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binewsmay201216fin:Layout 1Man overboard Preparedness is the key
US Bodily Injury News MAY 2012
No limit on punitive damages 7
Unearned wages 9
Man overboard 13
Welcome to this early summer edition of the Bodily Injury News- letter which places particular emphasis on ‘maintenance and cure’. The breadth of exposure through this avenue of claim is not widely understood. The seemingly limitless potential for punitive damages where owners fail to pay maintenance and cure, is explored as is the trend towards palliative treatment which raises the prospect of a continued cost for owners. Recent issues and developments arising from crew injury through falling overboard and parting mooring lines are also reviewed.
Further information on these topics and the issues raised can be obtained from the authors whose contact details can be found on the back page. As always we welcome your feedback on the topics we cover in our newsletter and suggestions for future topics.
Save the date The 20th and 21st September should be set aside for those who wish to join us at our Bodily Injury Seminar, here in New Jersey. Always an extremely popular event, the seminar combines some expert instruction with engaging and practical hands-on case studies and workshops.
This year we expect the event to be even better. We will be reviewing good practice vs. bad practice in public relations following a major incident and also how to preserve privilege in such circumstances. We have prepared a unique case study that will give participants a “fly on the wall” perspective on the inner workings of court process and reveal some of the assumptions and misconceptions that may influence outcomes on cases going before juries.
As always there will be a combination of external speakers and Thomas Miller Americas executives to guide debate and give full opportunity to Members to share their own expertise and experience.
If you wish to attend the seminar, please get in touch with your usual TMA contact. Members outside the Americas region should contact myself or Louise Livingston in the TMA San Francisco office ( to arrange a place.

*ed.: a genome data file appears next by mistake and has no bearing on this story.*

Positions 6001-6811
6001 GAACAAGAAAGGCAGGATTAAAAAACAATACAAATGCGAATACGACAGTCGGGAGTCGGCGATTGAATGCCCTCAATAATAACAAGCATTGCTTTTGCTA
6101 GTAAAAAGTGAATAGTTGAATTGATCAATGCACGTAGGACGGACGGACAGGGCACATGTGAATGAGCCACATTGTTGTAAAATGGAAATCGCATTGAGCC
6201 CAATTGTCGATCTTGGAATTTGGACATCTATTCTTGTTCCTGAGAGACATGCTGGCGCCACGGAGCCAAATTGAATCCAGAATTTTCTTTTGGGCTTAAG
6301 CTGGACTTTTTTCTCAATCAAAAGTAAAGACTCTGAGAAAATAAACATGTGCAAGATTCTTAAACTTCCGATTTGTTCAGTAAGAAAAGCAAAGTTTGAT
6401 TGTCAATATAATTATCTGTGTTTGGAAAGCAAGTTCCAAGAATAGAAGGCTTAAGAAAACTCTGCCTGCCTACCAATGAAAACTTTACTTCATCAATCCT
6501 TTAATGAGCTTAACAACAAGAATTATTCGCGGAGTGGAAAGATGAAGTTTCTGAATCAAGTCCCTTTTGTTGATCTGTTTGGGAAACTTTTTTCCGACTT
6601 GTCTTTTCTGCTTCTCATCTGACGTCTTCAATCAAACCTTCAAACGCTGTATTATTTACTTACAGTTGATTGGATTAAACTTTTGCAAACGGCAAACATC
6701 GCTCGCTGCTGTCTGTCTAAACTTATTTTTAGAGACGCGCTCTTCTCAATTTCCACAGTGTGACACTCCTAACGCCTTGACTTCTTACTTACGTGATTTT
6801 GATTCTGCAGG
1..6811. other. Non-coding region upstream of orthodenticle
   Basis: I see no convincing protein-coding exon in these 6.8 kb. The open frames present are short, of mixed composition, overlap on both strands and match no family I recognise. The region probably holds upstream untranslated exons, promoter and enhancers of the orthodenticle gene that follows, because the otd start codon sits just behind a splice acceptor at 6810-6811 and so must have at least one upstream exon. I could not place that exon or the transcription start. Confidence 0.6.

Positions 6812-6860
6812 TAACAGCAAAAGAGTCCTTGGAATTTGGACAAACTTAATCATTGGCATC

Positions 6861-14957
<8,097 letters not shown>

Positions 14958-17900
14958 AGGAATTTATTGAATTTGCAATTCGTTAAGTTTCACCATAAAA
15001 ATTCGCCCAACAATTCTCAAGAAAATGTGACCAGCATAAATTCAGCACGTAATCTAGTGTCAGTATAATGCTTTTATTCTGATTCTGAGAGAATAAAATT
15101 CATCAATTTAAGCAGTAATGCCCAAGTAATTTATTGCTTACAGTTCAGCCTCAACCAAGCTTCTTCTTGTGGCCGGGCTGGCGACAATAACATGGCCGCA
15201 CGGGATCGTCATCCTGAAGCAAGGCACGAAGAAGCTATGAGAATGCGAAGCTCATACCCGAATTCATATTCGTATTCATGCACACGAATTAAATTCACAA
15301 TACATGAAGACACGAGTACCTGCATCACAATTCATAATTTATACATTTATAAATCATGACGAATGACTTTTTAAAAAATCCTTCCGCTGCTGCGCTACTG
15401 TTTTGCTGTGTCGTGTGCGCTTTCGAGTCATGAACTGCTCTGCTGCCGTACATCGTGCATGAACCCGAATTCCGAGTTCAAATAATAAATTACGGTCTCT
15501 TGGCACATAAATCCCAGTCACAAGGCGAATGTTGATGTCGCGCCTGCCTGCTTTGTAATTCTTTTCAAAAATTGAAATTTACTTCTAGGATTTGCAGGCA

Welcome Noreen Arralde Noreen joined the TMA New Jersey claims team in March. Previously Noreen practiced law for thirteen years as a partner in a New York litigation firm specialising in maritime law. Noreen has tried many cases to verdict in federal and state courts and argued appeals to the Second Circuit. She otained her Juris Doctor magna cum laude from St Johns University School of Law. Between 1993-1999 Noreen was Manager of P&I claims for a well known global container operator.
Noreen will be handling both P&I and Defence claims and is a member of the TMA Bodily Injury Team. We look forward to introducing Noreen to our Members and business partners over the coming months and drawing on her practical experience as a trial attorney.
Mike Jarrett President & CEO Thomas Miller (Americas) Inc. Direct Line: +1 201 557 7343
Mike joined Thomas Miller in 1980 with a law degree and managed one of the London syndicates before moving to America in 1993.
US Bodily Injury News
The TMA Bodily Injury newsletter enables a wider sharing of the Team’s expertise and experience. We always welcome your feedback on the topics we cover in these newsletters. Sugges- tions for subjects for future coverage are also particularly welcome. Please send your comments or suggestions to Louise at
Further information on these topics can be obtained directly from the TMA Bodily Injury Team (see back cover for contact details).
The maintenance and cure duty arises when a sea- man becomes ill, injured or incapacitated or whose condition becomes aggravated or enhanced for any reason. A seaman receiving maintenance and cure for an injury or illness is deemed to still be in the service of the vessel until he is found at maximum medical improvement. If he manifests a second injury or illness while receiving maintenance and cure, he is entitled to maintenance and cure for the second condition even if unrelated to the original injury or illness.
Claudia Duarte was a seaman receiving maintenance and cure for a shipboard accident. While undergoing medical treatment she was involved in a car accident and was injured. The courts held that as Duarte was receiving maintenance and cure at the time of the car accident and was not at maximum medical improvement, she was still in the service of the ship and entitled to maintenance and cure for the injuries sustained in the car accident.
Brassea was hired as a fisherman aboard the M/V DAPHNE for the salmon season in Alaska. He suffered a hernia lifting a 12 gallon gas tank. While having surgery to repair the hernia, the surgeon found and repaired a second unrelated hernia caused by surgery Brassea had as an infant fifty years before. The ship-